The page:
The take-home message:  Match the encoding (learning) processes with the retrieval (test) processes to maximize recall.  In spite of Glenberg, et al. (1977), I would still advise that deeper processing is better.  More maintenance rehearsal will improve memory on a recognition (multiple choice) type task, but richer cues will still give you more.  The real issue is do you want to learn it for the test, or do you want to learn it forever?
D.  Kind of elaboration.  You want to make precise elaborations when you do deeper processing.  So, try to emphasize the relevant features in your studying.  Example:  “the fat man read the sign about thin ice” will help you remember “fat” better than “the fat man read the sign that was about two feet tall.”  That’s why there are differences between meaning tasks.  Some make more precise elaborations.
Anderson and Ortony (1975) presented some evidence that remembering something is a constructive process that includes the context surrounding the information.  For example, if people read Pianos can be pleasing to listen to, music would be a better recall cue for piano than if people read Pianos can be difficult to move.  Alternatively, heavy is a better cue for the second sentence.  The context itself provides elaboration of the concept and determines what the effective cues will be.
Implication:  Different nuances of the words will be cued by the context, and it will take something like that context to retrieve those nuances.  You can control the nuances that get into memory and the kinds of cues that are required by controlling elaboration during studying.
E.  Put it all together:  Why is deeper processing better?
1.  It leads to different memory codes.  This might give more retrieval cues.
2.  The better the learning context and the retrieval context match, the better.  (The more effective those cues will be.)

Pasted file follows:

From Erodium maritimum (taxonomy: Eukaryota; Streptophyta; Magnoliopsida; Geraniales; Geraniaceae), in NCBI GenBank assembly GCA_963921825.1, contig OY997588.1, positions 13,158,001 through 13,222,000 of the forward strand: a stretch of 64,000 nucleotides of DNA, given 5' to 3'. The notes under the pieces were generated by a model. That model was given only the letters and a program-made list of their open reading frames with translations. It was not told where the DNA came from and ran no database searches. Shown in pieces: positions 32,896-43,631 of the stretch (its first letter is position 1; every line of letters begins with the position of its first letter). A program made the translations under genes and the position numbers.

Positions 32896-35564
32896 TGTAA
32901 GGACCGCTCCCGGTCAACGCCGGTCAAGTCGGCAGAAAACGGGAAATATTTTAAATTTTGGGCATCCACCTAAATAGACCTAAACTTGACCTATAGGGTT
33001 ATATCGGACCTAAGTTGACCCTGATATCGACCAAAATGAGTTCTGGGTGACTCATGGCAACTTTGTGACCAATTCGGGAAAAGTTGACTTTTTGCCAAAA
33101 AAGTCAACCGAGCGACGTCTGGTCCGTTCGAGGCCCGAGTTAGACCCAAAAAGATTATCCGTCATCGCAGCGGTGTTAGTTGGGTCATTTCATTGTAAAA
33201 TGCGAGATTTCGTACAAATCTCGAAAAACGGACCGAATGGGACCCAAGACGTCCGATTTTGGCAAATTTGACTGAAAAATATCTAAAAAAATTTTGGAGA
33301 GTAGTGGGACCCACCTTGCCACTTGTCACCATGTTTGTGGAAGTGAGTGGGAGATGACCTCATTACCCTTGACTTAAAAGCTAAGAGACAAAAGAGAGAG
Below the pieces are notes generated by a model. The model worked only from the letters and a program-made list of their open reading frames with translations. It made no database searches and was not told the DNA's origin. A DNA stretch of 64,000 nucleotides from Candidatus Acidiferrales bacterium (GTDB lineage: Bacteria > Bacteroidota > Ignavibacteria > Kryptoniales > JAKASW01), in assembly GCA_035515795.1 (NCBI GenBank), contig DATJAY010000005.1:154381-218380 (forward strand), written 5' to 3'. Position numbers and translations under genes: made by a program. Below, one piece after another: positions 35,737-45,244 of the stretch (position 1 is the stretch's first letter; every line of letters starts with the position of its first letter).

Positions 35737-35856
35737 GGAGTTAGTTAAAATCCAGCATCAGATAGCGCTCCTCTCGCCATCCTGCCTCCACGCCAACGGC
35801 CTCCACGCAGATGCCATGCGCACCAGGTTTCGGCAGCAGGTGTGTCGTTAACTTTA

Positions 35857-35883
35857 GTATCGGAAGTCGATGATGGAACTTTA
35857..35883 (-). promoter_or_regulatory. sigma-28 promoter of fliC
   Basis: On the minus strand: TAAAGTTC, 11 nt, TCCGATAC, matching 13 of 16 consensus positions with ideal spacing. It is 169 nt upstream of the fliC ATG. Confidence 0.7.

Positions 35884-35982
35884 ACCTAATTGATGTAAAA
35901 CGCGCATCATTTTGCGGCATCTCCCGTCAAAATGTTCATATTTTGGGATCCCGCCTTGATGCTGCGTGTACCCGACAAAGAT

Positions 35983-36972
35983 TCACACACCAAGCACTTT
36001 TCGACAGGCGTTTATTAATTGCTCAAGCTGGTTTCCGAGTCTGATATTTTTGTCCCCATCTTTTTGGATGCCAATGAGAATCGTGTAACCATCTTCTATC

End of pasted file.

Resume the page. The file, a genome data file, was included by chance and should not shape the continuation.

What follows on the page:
3.  The more the code generated at learning matches the code needed for retrieval, the better.
4.  The more precise the elaboration, the better.  (To ensure that the appropriate cues are available, make the right elaborations.
IV.  Distinctiveness.  A last way that deeper processing helps is by increasing distinctiveness.  Schmidt (1991) described four kinds of distinctiveness.
A.  Primary:  If an item on a list is different from other items on the same list, it is distinctive.  (A red word on a list of words in black ink.)
B.  Secondary:  If an item is different from other items in long-term memory, it is distinctive.  (Oddly shaped words like “khaki” or “lymph”.)
C.  Emotional:  If a strong emotional context accompanies an item, it is distinctive.  (Space shuttle explosion.)
D.  Processing:  If a word receives a different kind of processing, it is distinctive.  (Categorize vs. rhyme if you only rhyme one word.)
Does deeper processing make words more distinctive?  Theoretically, yes.  There are only 26 letters, so there will be a lot of overlap in a visual representation, which means lots of proactive interference.  There are more sounds, so less overlap.  There are even more meaning features, so that’s the best.  When you construct a retrieval cue, the less stuff it matches, the more useful it will be.  If encoding makes items distinctive, then you’ll have fewer matches to each retrieval cue, and you’ll get better memory.
Take-home message:  Make the items you study distinctive so you reduce buildup of proactive interference.
V.  Sum up memory so far.  We have a pretty complicated set of memory facts on our plate.  Let’s have one more demonstration to make it all come together.
Demonstration:  I will present one more list of words.  Memorize the whole list.  Present at 2 second rate.  After last word, recall.  Now, let’s use the score sheet.

Cognitive Psychology Notes 7
Will Langston